Additionally, due to circumstances beyond the control of PPB, your officers assigned to crowd control duties are unable to utilize the OSP body worn cameras the Governor had previously offered. Independent of the obvious value of evidence preservation and the prosecution aid, these cameras supply an element of officer accountability. OSP is receiving broad discovery requests for hundreds of body camera footage hours, to support PPB arrests- if our cameras may have happened to capture evidence of the conduct. This is extremely resource intensive for OSP, having to review continuous body camera footage from over 100 troopers that span many months of mutual aid.

For the above reasons, OSP is reluctant to offer troopers to support PPB’s crowd control elements. If the decision amend the CS gas prohibition is revisited, we are willing to discuss resource allocation. OSP has used CS gas judiciously, although it is a tool we must have available for community safety, officer safety and best policing practices.

OSP will offer uniform patrol coverage to aid PPB in the event. OSP troopers specialize in criminal apprehension through patrol efforts, so this is a natural function for us to assume- in recognition of your request. These patrols, a number to be determined, would aid PPB is interdicting the criminal element before they arrived at the event(s) and maintain a mobile response for anticipated flash points. We will also make available, if you request, specialized vehicles and armor to aid in officer rescue and the transport of personnel.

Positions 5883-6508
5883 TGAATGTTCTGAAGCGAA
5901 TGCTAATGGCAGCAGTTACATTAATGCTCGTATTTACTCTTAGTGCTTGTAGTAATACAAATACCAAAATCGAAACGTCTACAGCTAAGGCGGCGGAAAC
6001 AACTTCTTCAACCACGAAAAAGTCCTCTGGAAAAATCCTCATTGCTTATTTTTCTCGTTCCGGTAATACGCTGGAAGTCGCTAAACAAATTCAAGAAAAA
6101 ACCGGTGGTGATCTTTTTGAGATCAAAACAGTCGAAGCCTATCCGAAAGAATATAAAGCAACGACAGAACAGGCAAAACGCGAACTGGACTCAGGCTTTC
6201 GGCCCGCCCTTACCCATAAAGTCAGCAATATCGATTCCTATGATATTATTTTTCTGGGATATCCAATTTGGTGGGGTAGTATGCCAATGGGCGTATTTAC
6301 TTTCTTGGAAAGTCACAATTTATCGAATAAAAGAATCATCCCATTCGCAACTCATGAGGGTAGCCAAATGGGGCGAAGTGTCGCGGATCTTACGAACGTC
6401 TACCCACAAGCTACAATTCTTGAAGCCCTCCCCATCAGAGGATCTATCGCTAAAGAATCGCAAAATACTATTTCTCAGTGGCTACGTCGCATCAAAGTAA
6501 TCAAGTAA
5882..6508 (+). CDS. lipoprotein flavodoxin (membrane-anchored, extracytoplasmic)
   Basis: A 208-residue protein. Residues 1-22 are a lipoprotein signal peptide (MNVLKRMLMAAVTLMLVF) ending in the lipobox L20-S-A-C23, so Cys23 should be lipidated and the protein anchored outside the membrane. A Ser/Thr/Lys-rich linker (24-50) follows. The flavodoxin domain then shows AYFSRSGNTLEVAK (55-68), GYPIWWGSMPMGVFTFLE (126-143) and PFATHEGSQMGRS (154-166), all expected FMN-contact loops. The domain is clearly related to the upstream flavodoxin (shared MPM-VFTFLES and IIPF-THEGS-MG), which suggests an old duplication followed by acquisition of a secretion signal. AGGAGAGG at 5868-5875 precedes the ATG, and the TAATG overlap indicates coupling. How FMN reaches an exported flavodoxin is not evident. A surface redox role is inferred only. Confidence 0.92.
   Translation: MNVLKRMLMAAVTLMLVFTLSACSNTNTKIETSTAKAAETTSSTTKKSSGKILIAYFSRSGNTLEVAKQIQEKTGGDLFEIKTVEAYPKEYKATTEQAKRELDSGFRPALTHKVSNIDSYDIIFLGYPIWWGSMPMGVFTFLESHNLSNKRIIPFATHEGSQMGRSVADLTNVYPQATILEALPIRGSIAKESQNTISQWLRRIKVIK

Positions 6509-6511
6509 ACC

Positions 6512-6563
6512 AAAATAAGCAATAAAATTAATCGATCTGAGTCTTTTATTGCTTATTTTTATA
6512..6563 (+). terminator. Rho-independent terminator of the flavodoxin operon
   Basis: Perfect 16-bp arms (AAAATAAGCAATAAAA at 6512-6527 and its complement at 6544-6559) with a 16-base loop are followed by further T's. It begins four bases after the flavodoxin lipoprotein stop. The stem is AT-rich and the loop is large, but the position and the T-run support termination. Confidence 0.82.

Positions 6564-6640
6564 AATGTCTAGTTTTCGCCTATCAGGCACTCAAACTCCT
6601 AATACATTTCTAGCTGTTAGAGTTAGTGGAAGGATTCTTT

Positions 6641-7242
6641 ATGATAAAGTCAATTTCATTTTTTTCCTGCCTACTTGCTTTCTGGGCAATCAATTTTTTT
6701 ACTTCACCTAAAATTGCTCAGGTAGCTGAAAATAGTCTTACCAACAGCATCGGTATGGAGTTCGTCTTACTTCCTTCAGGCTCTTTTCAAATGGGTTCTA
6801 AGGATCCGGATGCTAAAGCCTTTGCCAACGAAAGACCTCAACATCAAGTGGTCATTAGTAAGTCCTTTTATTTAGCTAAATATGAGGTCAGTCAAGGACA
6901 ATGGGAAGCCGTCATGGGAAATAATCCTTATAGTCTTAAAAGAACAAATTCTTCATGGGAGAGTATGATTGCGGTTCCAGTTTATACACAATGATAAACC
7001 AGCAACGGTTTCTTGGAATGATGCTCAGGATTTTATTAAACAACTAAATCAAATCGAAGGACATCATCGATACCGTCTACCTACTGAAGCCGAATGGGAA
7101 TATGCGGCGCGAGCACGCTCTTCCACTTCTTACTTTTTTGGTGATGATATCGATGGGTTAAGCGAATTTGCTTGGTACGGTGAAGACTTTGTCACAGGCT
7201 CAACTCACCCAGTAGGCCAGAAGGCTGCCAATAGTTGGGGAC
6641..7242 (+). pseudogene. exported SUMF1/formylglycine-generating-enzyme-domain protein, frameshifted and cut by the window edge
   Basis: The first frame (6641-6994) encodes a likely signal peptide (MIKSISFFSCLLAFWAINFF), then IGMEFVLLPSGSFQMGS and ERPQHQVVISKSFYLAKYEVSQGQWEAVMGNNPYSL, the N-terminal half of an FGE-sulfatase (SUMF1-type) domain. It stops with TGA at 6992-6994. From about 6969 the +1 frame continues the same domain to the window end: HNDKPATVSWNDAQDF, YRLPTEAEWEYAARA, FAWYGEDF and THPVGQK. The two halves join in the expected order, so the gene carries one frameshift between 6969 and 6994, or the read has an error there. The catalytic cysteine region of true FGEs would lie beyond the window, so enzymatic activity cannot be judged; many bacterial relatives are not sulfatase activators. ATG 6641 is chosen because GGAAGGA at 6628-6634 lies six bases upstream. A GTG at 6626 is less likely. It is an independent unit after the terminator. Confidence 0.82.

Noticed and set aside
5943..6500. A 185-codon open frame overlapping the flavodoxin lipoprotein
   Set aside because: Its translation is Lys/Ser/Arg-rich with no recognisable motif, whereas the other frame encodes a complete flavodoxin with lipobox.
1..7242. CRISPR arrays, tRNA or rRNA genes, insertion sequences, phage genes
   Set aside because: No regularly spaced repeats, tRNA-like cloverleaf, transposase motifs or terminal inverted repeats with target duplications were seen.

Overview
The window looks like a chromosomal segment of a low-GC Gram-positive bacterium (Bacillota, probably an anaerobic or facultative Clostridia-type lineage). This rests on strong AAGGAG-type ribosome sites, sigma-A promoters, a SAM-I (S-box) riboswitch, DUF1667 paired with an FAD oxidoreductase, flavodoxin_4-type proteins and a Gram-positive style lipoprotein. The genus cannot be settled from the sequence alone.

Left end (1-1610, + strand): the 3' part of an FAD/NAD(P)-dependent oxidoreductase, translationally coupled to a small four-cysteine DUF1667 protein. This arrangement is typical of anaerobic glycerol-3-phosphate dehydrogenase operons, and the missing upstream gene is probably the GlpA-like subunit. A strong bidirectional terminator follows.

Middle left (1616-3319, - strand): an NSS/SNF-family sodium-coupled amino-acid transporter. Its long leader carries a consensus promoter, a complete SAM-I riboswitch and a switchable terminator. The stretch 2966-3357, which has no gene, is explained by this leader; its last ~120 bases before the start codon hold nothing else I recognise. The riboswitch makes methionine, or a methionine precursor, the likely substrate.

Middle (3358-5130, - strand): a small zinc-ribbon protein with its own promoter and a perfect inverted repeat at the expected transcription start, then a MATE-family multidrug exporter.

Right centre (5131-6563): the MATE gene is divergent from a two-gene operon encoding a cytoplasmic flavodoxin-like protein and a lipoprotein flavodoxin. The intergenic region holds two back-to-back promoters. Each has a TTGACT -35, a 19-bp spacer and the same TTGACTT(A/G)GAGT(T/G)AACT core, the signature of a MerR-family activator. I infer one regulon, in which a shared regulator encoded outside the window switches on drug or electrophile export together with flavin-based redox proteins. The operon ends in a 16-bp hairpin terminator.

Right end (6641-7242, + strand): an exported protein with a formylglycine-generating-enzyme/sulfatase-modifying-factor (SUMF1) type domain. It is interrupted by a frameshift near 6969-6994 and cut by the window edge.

I will be in the command post the day of the event to support the Bureau and OSP operations, and of course welcome the dialogue as you finalize the operational planning. Nothing in this response is a reflection of PPB command staff, whom I have the highest respect and admiration.

Travis

Read the full letter from MCSO Sheriff Mike Reese: